Colorado Real Estate Journal recently published an article written by shareholder Kate McDonald on how to navigate construction defect statutes of limitation and repose in Colorado. Read the full article here and below. 

As Colorado’s construction industry continues to boom, so does the potential for lawsuits, including those involving alleged design and construction defects and deficiencies. In any construction project, it is common for disputes and claims to surface, no matter the size or location of the project, which causes developers, design professionals, contractors and subcontractors (collectively “construction professionals”) to face numerous challenges. Those same parties tend to face these defect and deficiency lawsuits years after the project is completed. Understanding the time limitations applicable to such claims is paramount to a successful project, which includes identifying and managing risk.

There are two important time limitations to understand in Colorado – the statute of limitations and the statue of repose. The statute of limitations takes effect when a claim arises, while the statute of repose bars the brining of a suit after a set period of time, regardless whether an injury has occurred or a claim has arisen. These time limitations are set forth in C.R.S. § 13-80-104. This statute governs the time periods by which all claims against construction professionals related to defects and deficiencies within the State of Colorado must be filed.

The statute provides that all actions against construction professionals performing or furnishing services related to the construction of an improvement to real property, shall be brought within two-years of when the claimant discovers or in the exercise of reasonable diligence should have discovered the physical manifestations of a defect in the improvement that ultimately causes injury, but in no case shall such an action be brought more than six years after the substantial completion of the improvement. See C.R.S. § 13-80-104(1)(a), (b)(I). It is important to note that the aforementioned subsection, has a two-year extension if physical manifestations of a defect are discovered or should have been discovered in the fifth or sixth year after substantial completion of the improvement. See id., ⁋ (2).

There are a couple of important nuances provided for within the statute. For instance, neither the statute of limitations nor the statute of repose can bar third-party claims if the claims were brought within 90 days after the third person’s claim against the claim is settled or at the time final judgment is entered on the third person’s claim against claimant, whichever comes first. See id., ⁋ (1)(b)(II); Goodman v. Heritage Builders, Inc., 390 P.3d 398 (Colo. 2017). This benefits general contractors by allowing it to assert third party claims against its subcontractors within 90 days after settling with the owner or judgment being entered, even if said claims are asserted after the expiration of the statute of limitations and statute of repose. While this means subcontractors can no longer rely on the statute of repose (i.e., six up to eight years after substantial completion) as a complete bar, this may help reduce the number of suits asserted against said subcontractors, as it removes the incentive for general contractors to file suit early on, when the alleged defects and deficiencies may not be clearly defined.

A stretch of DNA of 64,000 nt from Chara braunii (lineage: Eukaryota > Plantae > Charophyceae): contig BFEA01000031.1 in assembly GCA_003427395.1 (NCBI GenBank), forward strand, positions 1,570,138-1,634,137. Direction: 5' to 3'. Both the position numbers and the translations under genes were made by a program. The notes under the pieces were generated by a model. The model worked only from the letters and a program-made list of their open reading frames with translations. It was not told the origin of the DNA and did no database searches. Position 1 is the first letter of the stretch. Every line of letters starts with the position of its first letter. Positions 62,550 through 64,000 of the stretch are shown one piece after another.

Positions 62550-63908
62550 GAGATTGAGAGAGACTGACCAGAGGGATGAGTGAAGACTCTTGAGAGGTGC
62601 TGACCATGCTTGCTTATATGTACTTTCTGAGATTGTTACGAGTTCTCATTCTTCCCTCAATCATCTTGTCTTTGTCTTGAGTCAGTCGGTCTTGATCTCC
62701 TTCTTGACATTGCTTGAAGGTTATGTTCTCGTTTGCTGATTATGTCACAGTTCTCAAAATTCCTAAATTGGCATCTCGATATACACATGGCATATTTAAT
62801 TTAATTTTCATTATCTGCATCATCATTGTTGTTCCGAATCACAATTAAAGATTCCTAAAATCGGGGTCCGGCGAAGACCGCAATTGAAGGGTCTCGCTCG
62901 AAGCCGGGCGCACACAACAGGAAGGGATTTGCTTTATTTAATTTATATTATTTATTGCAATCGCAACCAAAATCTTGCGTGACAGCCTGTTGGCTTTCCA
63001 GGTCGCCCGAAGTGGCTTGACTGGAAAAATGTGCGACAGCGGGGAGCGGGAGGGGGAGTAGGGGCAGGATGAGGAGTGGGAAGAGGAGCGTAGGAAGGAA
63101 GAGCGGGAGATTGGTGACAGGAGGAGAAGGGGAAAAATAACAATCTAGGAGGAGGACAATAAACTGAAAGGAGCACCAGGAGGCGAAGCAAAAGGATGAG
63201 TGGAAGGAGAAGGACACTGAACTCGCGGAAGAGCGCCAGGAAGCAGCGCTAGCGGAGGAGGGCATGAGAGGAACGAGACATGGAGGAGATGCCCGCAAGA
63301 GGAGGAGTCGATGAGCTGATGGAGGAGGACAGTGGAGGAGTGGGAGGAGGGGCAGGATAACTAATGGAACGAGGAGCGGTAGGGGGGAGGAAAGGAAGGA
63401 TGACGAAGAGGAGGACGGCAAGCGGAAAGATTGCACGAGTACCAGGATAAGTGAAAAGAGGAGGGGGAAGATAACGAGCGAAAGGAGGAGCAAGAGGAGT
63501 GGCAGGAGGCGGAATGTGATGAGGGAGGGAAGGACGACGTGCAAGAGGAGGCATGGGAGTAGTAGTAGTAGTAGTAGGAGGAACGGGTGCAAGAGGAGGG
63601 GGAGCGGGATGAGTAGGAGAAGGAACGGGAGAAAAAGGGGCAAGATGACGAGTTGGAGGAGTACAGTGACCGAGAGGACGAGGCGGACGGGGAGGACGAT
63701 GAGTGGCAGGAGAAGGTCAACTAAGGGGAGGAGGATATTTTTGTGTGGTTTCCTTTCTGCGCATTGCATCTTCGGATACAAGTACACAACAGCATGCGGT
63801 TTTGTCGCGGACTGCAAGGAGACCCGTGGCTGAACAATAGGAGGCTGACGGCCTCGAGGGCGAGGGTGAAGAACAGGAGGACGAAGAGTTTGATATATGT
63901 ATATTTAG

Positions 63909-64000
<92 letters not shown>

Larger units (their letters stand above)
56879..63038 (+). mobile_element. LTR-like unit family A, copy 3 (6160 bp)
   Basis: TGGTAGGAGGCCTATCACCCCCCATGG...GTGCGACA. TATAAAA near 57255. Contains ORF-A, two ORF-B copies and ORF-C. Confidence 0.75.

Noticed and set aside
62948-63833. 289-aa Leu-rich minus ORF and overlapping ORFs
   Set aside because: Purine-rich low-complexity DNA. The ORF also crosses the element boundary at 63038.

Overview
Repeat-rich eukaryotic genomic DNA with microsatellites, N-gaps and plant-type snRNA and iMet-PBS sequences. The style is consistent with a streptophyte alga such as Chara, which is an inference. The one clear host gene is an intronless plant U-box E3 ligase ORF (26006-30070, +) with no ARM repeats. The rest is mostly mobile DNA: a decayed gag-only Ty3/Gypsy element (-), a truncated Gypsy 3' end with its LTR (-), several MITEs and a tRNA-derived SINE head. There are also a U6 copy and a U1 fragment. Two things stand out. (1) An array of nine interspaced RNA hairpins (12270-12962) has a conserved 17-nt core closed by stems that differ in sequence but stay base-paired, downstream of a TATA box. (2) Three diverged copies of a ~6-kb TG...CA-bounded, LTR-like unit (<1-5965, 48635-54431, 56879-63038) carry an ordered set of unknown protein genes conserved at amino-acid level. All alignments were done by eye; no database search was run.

In addition, there is a statutory exception for the accrual of the limitation periods when the construction professional is in actual possession and/or control of the improvement. See id., ⁋ (3). Although no appellate court has construed this subparagraph yet, the intent of this section seems self-evident – while the General Assembly sought to limit the amount of time a construction professional may be liable for defects and deficiencies, the construction professional cannot sit on a defective improvement with the effect of shortening the amount of time a buyer has to make a claim.

Defending against alleged defect and deficiency claims can happen years after completion of a project. As such, understanding the applicable time limitations is key to ensuring that risk is properly managed, including document management and securing completed operations coverage for a sufficient time after completion. To ensure proper navigation as to the time limitations, as well as risk management, consult with an attorney for further guidance as to Colorado law.